Whether it’s inclusive, transformative or authentic – people have been trying to define ‘good leadership’ for decades. But effective leadership is the only leadership style that matters. Whilst some of the elements of effective leadership have flexed post-pandemic, other core elements remain as relevant today as they were in Roman times.
So what qualities are at the heart of good leadership? And are some people more likely to be effective leaders than others?
Who can be a leader?
Not everyone possesses the talent and potential to be an effective leader. This is because personality traits play a key role in an individual’s readiness to lead. Qualities such as resilience, adaptability and being a continuous learner are among the innate characteristics that are crucial to being an impactful leader, capable of steering an organisation towards sustained success.
As naturally occurring personality traits, these qualities are more difficult to learn and develop. For businesses to ensure they have the leadership talent needed to drive success in this changed world of hybrid working, technological advancement, and employee expectation, it’s crucial that they utilise assessment practices to examine their workforce and identify the individuals within the organisation who possess the natural ability to become world-class leaders.
How to lead with impact
Once an organisation has accurately identified the most capable leaders and future leaders within their workforce, they can then focus on creating a culture where leaders feel encouraged to practice, refine and develop their learned behaviours and leadership skills on an ongoing basis. This is where those who may not possess some of the natural leadership traits can compensate, utilising key behaviours to make up for a lack of innate ability.
The Leading with Impact framework identifies 15 behaviours that are key to effective leadership. Here, we examine just four:
Enable inclusion: Great leaders embrace difference and actively encourage and value the involvement of all voices and views, acting as the catalyst in driving diversity, equity, inclusion and belonging within an organisation. Good leadership includes taking an unbiased approach to creating a diverse workforce, while ensuring equitable access to development and advancement opportunities, as well as working to remove barriers of progression.
Exercise sound judgement: It’s important for leaders to adapt their decision-making approach by considering all the information available to them. Employees want to feel heard and as if they’re making a difference in their work, and effective leaders will foster this sense of purpose by inviting ideas and thoughts from their wider team when key decisions are being made. Doing so can not only create higher levels of engagement whereby team members feel more inclined to offer their thoughts and ideas; but can also help leaders see things from a different perspective and avoid being blind-sighted by a lack of information.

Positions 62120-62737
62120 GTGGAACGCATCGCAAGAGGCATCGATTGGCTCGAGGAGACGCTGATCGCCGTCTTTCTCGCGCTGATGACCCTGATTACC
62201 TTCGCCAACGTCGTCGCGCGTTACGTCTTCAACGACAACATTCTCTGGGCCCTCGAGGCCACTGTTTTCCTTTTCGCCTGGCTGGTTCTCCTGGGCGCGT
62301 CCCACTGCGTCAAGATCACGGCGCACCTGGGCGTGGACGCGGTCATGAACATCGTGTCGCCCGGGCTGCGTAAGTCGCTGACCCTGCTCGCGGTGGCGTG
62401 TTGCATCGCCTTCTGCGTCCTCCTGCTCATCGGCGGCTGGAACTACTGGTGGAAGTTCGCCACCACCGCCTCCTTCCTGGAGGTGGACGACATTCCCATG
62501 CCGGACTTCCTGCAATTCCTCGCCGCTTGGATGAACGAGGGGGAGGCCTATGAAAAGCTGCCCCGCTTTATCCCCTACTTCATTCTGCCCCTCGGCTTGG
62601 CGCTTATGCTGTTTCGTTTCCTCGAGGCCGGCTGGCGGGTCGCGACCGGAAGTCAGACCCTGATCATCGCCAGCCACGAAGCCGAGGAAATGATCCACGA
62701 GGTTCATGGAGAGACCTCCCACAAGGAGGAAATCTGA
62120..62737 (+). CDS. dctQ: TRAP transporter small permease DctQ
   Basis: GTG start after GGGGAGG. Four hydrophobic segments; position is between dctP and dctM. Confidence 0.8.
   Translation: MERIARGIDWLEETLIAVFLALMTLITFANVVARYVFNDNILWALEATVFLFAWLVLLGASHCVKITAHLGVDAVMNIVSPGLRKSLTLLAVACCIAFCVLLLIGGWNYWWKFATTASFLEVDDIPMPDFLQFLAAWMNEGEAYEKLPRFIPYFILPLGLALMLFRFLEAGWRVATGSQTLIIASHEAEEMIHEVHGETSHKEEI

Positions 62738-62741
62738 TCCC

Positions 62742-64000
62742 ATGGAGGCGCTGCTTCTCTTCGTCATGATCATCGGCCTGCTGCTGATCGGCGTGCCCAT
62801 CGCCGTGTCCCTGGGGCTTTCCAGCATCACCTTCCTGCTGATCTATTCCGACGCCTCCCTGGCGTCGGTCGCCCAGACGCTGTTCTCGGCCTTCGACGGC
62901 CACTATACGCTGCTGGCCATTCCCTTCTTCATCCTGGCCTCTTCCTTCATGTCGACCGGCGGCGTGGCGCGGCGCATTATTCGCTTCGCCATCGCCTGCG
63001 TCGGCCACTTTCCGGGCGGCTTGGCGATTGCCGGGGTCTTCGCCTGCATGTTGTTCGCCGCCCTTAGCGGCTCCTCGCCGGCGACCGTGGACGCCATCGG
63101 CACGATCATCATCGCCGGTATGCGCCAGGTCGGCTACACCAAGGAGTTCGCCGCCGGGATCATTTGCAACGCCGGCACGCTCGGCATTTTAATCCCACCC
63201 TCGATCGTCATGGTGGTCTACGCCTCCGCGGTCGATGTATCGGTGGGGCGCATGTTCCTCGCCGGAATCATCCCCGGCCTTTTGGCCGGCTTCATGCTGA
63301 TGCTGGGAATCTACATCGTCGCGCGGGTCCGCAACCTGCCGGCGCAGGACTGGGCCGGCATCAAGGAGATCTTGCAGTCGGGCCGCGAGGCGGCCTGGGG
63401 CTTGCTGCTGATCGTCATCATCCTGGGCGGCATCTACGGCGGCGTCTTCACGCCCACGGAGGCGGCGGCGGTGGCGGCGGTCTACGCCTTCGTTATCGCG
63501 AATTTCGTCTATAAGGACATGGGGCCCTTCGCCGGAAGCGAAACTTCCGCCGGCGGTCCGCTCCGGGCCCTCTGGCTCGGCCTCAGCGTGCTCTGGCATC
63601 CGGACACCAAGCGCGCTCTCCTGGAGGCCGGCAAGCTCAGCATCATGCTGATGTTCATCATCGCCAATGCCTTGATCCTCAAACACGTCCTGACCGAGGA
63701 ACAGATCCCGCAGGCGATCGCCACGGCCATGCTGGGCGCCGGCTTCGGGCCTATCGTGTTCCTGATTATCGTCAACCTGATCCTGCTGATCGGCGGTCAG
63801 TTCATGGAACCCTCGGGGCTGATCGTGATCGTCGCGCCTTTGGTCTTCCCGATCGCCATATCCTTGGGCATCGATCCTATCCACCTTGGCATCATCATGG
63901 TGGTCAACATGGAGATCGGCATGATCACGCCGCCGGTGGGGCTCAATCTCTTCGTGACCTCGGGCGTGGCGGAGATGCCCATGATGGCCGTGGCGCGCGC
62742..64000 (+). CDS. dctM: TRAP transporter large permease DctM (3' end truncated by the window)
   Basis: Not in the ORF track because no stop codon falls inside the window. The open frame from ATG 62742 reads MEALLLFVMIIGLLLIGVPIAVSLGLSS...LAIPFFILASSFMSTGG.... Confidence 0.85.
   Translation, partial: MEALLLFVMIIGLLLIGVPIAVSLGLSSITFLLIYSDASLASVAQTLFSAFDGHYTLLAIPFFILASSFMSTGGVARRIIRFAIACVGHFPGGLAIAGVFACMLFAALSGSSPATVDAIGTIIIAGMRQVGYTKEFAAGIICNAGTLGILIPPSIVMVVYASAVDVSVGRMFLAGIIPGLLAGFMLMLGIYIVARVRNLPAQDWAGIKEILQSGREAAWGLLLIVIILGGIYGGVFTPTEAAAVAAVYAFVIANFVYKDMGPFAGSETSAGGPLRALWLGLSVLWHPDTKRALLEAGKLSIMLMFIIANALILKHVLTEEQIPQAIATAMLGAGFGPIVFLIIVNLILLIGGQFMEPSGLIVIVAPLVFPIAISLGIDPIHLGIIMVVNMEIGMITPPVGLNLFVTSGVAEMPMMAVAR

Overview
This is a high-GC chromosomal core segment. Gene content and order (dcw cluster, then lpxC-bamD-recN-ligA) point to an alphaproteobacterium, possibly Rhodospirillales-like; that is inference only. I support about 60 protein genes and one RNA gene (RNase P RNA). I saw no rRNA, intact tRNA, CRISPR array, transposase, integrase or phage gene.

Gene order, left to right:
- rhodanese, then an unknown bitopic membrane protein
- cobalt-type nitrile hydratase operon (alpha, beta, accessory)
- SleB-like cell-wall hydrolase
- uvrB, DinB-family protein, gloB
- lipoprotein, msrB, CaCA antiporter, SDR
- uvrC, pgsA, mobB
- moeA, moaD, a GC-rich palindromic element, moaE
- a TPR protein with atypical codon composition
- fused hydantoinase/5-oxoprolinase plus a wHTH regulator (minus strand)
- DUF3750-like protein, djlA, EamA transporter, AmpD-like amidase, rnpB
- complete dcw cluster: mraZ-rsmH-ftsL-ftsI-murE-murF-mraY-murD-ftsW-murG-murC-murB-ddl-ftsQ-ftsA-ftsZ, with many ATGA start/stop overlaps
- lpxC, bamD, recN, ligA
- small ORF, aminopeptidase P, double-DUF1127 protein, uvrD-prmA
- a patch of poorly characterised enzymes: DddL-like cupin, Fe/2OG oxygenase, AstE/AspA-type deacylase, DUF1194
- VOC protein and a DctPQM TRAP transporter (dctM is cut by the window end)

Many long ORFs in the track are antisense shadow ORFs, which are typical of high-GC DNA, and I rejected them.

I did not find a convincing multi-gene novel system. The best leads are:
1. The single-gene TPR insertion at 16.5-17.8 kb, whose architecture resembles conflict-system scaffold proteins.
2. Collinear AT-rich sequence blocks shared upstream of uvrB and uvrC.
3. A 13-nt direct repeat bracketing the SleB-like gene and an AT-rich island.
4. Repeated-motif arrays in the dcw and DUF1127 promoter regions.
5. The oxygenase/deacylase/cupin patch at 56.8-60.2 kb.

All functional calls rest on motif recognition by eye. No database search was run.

Inspire passion through clear communication: World-class leaders will connect with others and engage the hearts and minds of their colleagues and teams around a shared vision or goal. ManpowerGroup research found that 75% of workers want to feel motivated and passionate about their work, while 2 in 3 want to work for organisations that share their own values – with the betterment of society remaining high on the agenda for 64% of employees. Effective leadership fosters motivation transparent communications that connect organisational vision with wider societal issues, and demonstrate how individual contributions directly contribute towards meeting shared goals.
Step in / Step out effectively: Too often, leaders don’t flex their leadership style in response to who they’re working with, despite one size of leadership not fitting every scenario. An effective leader is able to assess a situation and identify whether they need to step in and offer their expertise, or step out and encourage autonomy. Effectively stepping in enables the sharing of knowledge and expertise, while knowing when to step out encourages independent growth and development, creating autonomy amongst teams.
Explore the Leading with Impact framework to identify the components that make up effective leadership in your businesses.
Author: Jacques Quinio, Leadership Solutions Director — Right Management UK